WikiLeaks documents reveal how the former minister and head of the royal court in Jordan, Bassem Awadallah, transformed a young man with a promising future, who is being prepared for prime minister, into a burden on the political and royal establishment due to the controversy surrounding his person and his policies.
A document dated March 2007 stated that Awadallah was among the Palestinian figures who had a major role in Jordanian politics and the administration of the country, which angered the political forces opposing the influence of those of Palestinian origin.
The document described the name of Awadallah as being the subject of a major attack by “anti-Palestinians and anti-reformists.”
She said that the attack on Awadallah “has become targeting his person more than his policies.”
The MP at the time, Nariman Al-Rousin, accused Awadallah openly of being involved with the “Dawood and Partners” company owned by one of his relatives.
The company was accused of human trafficking, as it was convicted of bringing Nepalese workers to work in Jordan, and then smuggling them to Iraq to work at the US forces’ Ain al-Assad base.
Al-Rusan called on the government to open an investigation into the matter and reveal the facts.
Fortune in the name of Awad Allah
Questions arose about the source of Awadallah’s wealth, which at that time amounted to 11 million Jordanian dinars, while he began his work as an employee in the prime minister’s salary with a salary of 600 dinars.
However, the American ambassador to Jordan Beecroft stated in the document that Awadallah made it clear to him that all his investments are outside Jordan, and that he sold his stake in a company owned by his brother in 1998.
It was not the only crisis that surrounded Allah’s Awad at that time.
“Document of Understanding”
The document revealed a rumor that he had signed a “document of understanding” with the late Palestinian chief negotiator Saeb Erekat, which was not necessarily in the interest of Jordan.
But the Jordanian Foreign Minister at the time, Salah Al-Bashir, denied the existence of such a document, and said that the Palestinian issue would not be resolved at Jordan’s expense.
A subsequent document from Ambassador Beecroft revealed, in March 2009, that King Abdullah “was not satisfied” with the attack against Awadallah that led to his resignation.
She stated that Awadallah was preparing to return to political work after the campaign against him subsided.
In the words of the Prime Minister at the time, Abdul Karim al-Kabariti, she stated that Awad Allah should be considered “as the son of the king, not just a security cover.”
He severely beat his wife!
But a fact far from politics ended Awadallah’s political future in Jordan.
Awadallah was accused in August 2009 of severely beating his wife, which led to her being hospitalized.
The couple later separated in September of the same year after a marriage that lasted only four months.
This was not the first marriage to Awad Allah.
He tied the knot in March 2008 with Rima Siyam, a Palestinian of Palestinian origin who worked for Saudi Aramco. But the marriage was not successful.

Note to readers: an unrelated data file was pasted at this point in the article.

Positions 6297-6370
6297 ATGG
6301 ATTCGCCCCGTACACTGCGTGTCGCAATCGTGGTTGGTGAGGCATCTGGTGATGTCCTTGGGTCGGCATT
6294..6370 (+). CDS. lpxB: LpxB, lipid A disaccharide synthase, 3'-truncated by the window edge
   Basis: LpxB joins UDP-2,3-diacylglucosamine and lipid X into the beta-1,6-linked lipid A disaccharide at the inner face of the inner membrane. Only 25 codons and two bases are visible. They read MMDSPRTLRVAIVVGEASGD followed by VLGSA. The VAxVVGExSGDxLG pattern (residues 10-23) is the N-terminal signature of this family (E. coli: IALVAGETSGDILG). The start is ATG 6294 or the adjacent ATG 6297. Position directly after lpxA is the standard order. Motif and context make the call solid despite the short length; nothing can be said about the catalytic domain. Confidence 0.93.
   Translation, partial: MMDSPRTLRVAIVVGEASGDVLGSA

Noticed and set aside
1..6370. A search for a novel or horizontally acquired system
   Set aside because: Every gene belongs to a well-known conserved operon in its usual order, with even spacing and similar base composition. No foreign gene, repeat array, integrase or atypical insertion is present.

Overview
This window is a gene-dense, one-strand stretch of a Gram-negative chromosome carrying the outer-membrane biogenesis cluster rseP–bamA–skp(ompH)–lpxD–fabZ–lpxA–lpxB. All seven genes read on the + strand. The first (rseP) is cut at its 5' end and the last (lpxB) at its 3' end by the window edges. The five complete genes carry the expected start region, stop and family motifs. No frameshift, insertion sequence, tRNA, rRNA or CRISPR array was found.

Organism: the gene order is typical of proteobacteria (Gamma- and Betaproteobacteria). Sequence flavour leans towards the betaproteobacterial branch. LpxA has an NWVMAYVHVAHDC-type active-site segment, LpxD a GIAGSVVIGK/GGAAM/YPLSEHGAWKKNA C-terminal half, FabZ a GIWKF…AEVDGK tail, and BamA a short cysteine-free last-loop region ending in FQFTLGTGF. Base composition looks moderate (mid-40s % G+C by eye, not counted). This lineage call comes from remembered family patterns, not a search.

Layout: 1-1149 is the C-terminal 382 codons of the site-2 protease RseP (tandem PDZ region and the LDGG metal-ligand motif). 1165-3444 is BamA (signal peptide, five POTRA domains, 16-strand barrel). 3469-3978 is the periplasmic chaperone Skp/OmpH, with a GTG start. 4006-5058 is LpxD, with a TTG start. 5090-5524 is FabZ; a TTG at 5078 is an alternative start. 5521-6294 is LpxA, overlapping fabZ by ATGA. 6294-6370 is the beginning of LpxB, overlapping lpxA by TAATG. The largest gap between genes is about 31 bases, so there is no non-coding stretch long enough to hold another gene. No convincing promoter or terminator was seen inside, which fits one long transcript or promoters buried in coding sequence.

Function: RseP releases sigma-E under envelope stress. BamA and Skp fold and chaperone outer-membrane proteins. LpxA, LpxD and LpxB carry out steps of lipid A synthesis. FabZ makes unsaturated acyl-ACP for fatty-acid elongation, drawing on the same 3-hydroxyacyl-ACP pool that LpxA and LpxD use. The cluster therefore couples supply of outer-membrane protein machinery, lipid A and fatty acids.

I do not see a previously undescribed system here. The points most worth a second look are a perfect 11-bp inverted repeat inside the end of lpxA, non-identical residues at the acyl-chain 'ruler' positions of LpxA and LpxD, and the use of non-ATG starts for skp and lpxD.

The WikiLeaks document, issued by the US ambassador to Beecroft on September 2, 2009, stated that this incident of beating and separation undermined Awadallah’s opportunity to return to political work and his candidacy for the post of prime minister, and its influence extends to the reformist movement to which Awad Allah belongs as a whole.
Awadallah has always presented himself as the face of political and economic reform in Jordan, and he held positions opposed to the Islamic trend, and against Iran’s interference and its attempt to extend its influence in the region, especially over the Gulf states.
He believed that the Islamic currents and Iran were exploiting the Palestinian cause for political gain.
Perhaps Awadallah realized at that time that his hopes for direct political action in Jordan had dimmed, so he moved to Dubai, where he was appointed as a member of the Dubai School of Government Board of Directors in 2008.
He also established in Dubai his company, “Tomoh”, which he heads until now.
Awadallah’s network of relationships helped create new opportunities for him in the world of business and economics. He was appointed as a member of the Board of Directors of Al Baraka Banking Group in Bahrain in 2010.
It is also a partner of a number of Saudi investors in the Arab National Bank. He is the Vice Chairman of the Board of Directors of the Arab Bank in Jordan, according to the BBC
He also held a number of honorary positions, including the King Abdullah bin Abdulaziz Al Saud Visiting Fellowship seat at the Center for Islamic Studies at Oxford University in 2010.
As well as Secretary General of the Islamic Chamber of Commerce, Industry and Agriculture in the same year.
The following year, 2011, he became a member of the Board of Trustees for the Middle East Center at the London School of Economics and Political Science. Then a member of the Board of Trustees of Al-Quds University in 2014.
Adviser to the Saudi Crown Prince
Reports indicate that Awadallah worked as an advisor to Saudi Crown Prince Mohammed bin Salman in recent years, and that he was the mastermind behind plans to privatize Aramco recently.
These links were behind speculation about a role for Saudi Arabia in the recent crisis, and that Awadallah holds a Saudi passport.
Media reports stated that the Saudi delegation, which visited Amman on April 6, requested the Jordanian authorities to release Awadallah, to return with the delegation on the same plane to Saudi Arabia.
However, the Saudi Foreign Minister, Faisal bin Farhan, denied the reports.
Bin Farhan said that the delegation carried a message of support to King Abdullah II, and the talks did not address any other demands.